It’s tough camping with four independent young ladies. No, they help out at camp, as much as they can. No, they don’t complain on the trail…much. It’s the showering. Just as I’d wait as long as possible with the laundry [read it here], when the children were little, I’d wait until we could barely sleep in one tiny pop-up trailer before taking my flock to the showers.
|Look, Mom, 4 states at once!|
Why? Many reasons. It’s our vacation. We’re tired from hiking. There’s a line at the ladies’ showers. We can rinse off in the pool. Okay, that last one is the children’s excuse—not mine!
My husband had it easy. He had one charge to look after—and his had short hair! The ladies all had long hair.
I’ve notice, camping with the children all these years, that even when camping, most women shower all the time. Hence, there is always a line at the ladies’ showers.
But I had a system. It only backfired once that I can recall.
It was the second night of trying to shower while we were visiting a popular desert section of Colorado, and I gathered all the toiletries and towels and marched my girls to the line forming at the ladies’ showers. It was already 15 women long. Nothing to do but wait this time. I would always shower last, in case the girls needed something.
By the time the twins were ready for showers, I had figured out how to adjust the temperature settings by helping my older girls. But the twins didn’t want help. They both went into separate stalls and locked the doors behind them.
“Are you sure you can turn it on?” I walked back and forth, questioning the closed doors.
Then one twin opened the door. She poked her head out. “It doesn’t work.”
I hurriedly turned the shower on and adjusted the temperature for her. Then waited by the other door.
Nothing. No water sounds. No words.
“Are you okay?” I asked.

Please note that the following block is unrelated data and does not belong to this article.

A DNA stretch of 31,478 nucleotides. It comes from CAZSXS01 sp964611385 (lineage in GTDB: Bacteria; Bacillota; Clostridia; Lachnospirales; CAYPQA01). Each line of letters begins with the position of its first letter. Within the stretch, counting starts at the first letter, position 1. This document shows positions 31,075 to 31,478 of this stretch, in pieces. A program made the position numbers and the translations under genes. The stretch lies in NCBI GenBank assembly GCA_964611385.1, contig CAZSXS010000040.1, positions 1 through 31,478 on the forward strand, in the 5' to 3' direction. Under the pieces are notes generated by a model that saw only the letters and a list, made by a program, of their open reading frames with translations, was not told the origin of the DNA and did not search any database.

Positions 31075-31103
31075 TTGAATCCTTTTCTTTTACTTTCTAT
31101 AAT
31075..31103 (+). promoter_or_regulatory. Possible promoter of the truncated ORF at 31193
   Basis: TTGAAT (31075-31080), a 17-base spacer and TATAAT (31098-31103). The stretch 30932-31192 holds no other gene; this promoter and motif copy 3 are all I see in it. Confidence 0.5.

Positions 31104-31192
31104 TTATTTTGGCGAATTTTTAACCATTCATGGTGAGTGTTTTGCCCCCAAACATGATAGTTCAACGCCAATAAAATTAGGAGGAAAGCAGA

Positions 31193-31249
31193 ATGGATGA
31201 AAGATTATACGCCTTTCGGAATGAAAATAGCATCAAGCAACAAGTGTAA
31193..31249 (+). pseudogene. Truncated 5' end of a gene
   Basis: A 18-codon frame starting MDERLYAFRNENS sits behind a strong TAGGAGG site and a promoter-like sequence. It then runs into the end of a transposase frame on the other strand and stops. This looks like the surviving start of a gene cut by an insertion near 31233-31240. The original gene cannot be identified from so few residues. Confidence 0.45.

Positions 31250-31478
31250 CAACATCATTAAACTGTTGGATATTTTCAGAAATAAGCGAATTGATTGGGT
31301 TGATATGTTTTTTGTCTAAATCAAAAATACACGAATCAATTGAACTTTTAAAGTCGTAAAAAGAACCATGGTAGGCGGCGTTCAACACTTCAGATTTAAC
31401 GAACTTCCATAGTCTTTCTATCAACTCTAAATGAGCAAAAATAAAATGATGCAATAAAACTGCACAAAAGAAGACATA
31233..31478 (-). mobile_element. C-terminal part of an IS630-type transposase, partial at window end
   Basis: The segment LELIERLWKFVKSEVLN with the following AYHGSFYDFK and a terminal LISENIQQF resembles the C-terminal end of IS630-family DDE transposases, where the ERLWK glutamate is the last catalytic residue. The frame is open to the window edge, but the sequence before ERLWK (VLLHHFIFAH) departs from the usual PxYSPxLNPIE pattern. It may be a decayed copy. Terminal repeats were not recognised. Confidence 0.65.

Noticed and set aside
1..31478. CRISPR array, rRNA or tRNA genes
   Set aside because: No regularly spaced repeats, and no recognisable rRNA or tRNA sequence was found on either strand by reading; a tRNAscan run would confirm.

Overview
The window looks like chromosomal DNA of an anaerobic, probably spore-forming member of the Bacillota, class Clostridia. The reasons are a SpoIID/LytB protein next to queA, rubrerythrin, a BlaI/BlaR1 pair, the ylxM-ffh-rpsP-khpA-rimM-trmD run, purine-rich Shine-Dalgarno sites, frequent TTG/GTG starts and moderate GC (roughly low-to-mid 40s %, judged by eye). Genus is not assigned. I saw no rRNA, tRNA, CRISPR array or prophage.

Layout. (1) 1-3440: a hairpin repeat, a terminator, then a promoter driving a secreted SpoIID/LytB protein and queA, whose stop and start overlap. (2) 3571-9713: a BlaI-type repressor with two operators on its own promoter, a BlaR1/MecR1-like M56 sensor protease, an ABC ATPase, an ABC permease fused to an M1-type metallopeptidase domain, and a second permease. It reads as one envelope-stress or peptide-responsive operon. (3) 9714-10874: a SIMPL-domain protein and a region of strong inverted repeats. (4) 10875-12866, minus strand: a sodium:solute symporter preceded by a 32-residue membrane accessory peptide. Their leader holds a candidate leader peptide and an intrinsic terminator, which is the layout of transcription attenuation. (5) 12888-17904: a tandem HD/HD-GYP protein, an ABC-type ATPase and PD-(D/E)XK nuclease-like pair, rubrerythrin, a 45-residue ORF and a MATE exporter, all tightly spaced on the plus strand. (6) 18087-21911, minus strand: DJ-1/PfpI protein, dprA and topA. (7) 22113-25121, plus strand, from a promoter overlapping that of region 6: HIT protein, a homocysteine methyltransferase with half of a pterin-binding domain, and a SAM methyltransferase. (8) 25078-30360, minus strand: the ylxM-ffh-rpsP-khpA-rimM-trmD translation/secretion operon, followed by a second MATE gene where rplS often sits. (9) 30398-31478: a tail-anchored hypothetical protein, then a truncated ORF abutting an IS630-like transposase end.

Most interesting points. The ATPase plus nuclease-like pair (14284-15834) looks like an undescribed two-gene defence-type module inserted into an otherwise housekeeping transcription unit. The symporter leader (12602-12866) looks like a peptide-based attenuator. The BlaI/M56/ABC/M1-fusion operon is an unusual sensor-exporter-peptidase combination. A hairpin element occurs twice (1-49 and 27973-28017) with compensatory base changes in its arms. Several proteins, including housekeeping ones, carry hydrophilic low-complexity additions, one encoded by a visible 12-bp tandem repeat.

“Yea,” she chirped.
Suddenly, a lady came out of the adjoining shower. I jumped in so as not to lose it and tapped on the changing room wall. “I’m next door to you, honey.”
Still no sound from her stall. Sometimes the twins can be stubborn. I hung up my towel, placed the toiletry bag on the damp bench, and frowned. The shower curtain was four inches short of the bottom of the shower and puddles formed in the changing area. I sighed and took off my clothes.
Then I noticed the toes come under the half wall between shower changing rooms. I recognized those educated toes fluttering to get my attention and realized that my little girl hadn’t turned on the shower yet.
I tried to explain how to turn on the shower through the wall. It didn’t work. I wrapped myself in the towel and went to her door.
“Open up,” I shouted.
Once inside, I could see the tears of frustration in her eyes and I softened. I showed her how to work the mechanism and checked the temperature.
“These are tough,” I assured her.
When I returned to my shower stall, I found the door locked and legs under the half wall.
“That’s my shower!” I pounded on the door. She had to see my stuff in there.
I heard what sounded like French coming from the other side of the door.
“You still know that someone is using this shower,” I said, language barrier or no language barrier.
She finally came out. Yes, I did glare at her.
After my shower, I felt refreshed and pleased, realizing that I wouldn’t need to go through this again for at least a few days. I attempted to dress in the now flooded changing room and dropped my last pair of clean underpants into the cruddy water. I sighed. Dried them with my towel and finished getting dressed.
Such is the life of keeping clean at camp. How about you? Did you ever have troubles showering at camp?